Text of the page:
State to give $500G for Elmont revitalization
Hempstead Town has received a $500,000 state grant toward its economic development plan for the Elmont-Belmont Park area, money that could be used to acquire blighted properties.
The town was awarded the grant by Empire State Development last month after submitting a redevelopment proposal that revolves around the construction of a 35,000-square-foot supermarket on the former Argo Theater property in Elmont's commercial district. The firm chosen to develop the 2.9-acre site on Hempstead Turnpike and Elmont Road pulled out last summer, forcing a search for a new developer. Some civic leaders have mixed reactions about building a supermarket in an area town officials describe as a "food desert."
The town board adopted an urban renewal plan for Elmont in 2010 that called for acquisition of four properties on the site and the demolition and relocation of existing businesses there. The four property owners objected, but town officials have said they would deem the properties blighted or underused and seize them under eminent domain if necessary.
The grant will help make the area "more vibrant and successful," Supervisor Kate Murray said.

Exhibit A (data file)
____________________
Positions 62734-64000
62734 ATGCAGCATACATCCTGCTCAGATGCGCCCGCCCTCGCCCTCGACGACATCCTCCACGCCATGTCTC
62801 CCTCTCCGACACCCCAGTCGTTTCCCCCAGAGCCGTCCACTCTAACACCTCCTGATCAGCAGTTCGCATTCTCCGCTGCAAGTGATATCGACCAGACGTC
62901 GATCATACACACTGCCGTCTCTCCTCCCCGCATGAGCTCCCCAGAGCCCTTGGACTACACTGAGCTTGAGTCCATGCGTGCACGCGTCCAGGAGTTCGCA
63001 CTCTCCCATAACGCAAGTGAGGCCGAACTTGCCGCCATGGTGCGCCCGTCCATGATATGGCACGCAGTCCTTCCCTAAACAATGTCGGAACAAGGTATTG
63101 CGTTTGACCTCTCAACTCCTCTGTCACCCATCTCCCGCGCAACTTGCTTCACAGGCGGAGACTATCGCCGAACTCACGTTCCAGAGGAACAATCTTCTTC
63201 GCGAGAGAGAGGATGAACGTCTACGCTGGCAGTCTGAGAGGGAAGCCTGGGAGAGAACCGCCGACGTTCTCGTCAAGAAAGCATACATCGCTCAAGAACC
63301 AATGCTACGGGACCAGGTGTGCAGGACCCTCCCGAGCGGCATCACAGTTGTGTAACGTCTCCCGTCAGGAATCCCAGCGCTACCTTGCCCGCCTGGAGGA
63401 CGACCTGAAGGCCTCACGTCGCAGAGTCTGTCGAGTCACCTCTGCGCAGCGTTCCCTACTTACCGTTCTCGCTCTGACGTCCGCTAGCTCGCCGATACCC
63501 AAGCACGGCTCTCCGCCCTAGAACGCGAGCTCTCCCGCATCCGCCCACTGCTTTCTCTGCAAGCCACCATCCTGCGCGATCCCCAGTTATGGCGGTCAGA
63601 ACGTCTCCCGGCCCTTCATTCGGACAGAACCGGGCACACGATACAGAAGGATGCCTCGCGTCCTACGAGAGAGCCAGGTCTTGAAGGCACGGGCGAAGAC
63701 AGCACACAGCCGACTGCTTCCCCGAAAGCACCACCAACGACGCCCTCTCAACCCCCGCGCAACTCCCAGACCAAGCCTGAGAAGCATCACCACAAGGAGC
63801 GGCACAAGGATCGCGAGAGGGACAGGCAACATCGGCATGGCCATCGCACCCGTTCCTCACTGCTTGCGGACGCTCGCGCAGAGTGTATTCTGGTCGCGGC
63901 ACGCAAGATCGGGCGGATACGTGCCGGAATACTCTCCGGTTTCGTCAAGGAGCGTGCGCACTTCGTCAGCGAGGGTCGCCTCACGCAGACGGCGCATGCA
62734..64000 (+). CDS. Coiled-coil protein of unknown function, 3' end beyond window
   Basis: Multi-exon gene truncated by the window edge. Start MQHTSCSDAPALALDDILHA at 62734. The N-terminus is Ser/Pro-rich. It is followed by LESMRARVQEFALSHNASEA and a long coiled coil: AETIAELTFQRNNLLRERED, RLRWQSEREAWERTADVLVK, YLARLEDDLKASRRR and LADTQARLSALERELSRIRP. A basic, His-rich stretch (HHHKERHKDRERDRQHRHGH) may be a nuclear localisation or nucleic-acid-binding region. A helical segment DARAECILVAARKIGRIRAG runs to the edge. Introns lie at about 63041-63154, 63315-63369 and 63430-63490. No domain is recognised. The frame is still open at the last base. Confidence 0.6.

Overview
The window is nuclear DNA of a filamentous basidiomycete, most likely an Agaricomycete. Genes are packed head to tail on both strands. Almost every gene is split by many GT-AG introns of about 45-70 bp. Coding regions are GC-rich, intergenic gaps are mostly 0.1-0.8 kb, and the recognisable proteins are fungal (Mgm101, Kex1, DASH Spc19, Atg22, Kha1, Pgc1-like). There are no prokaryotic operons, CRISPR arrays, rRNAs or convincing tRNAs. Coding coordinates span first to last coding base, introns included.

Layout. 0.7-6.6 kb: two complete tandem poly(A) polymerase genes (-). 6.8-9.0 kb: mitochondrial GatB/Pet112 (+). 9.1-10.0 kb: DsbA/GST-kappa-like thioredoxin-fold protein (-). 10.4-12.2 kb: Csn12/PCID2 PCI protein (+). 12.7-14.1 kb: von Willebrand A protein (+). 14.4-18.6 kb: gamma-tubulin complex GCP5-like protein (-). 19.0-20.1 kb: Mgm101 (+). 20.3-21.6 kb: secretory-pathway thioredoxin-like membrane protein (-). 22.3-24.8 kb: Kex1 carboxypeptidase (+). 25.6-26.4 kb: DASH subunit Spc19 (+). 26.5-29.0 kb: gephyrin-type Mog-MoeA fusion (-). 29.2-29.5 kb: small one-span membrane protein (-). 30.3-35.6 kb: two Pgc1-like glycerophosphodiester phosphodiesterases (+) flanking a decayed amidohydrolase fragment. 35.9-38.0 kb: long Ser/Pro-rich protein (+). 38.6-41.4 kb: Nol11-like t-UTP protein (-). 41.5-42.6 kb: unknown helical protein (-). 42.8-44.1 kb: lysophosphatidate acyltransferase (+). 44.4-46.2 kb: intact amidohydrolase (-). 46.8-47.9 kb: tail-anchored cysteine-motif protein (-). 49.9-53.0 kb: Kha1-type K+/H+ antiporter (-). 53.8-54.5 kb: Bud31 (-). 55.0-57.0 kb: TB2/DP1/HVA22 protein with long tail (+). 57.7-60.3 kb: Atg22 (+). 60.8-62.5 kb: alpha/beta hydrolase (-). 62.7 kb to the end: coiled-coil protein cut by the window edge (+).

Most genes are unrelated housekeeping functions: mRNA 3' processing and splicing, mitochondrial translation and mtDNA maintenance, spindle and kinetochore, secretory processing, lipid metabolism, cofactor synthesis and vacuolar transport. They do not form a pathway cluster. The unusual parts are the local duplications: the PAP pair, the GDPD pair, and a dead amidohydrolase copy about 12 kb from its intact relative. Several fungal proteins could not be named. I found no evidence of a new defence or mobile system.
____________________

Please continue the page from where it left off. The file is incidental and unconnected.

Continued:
Acquiring the properties would cost about $6 million and development about $7.3 million, according to the proposal. The project would create 100 construction jobs and 150 permanent jobs.
"This grant funding is great news for the Elmont community," said Sandra Smith, chair of the Elmont Coalition for Sustainable Development. "Our collective efforts are paying off."
The project has received $4 million from private and grant sources for acquisition, but the town asked Empire State Development for an extra $2 million for purchases and $600,000 to create 50 added parking spaces scattered across the Argo site.
"We were in competition with the entire state, so we were very fortunate to get what we did," said George Bakich, commissioner of the town's planning and economic development department, adding the town released Monday a request for proposals seeking a new developer.
A state spokesperson said grant recipients "generally" have two years to undertake projects after being funded.
"My belief is that the Town of Hempstead has a bad record when it comes to economic development and nothing new will ever happen," said Pat Nicolosi, president of the Elmont East End Civic Association.
The project's scope will be decided when the state moves forward with its development plan at nearby Belmont Park, town spokesman Michael Deery said. The town's plan includes business storefront facade upgrades, streetscape beautification and local infrastructure improvements, Deery said.
"You will see activity in the Argo Theater area this summer," Bakich said.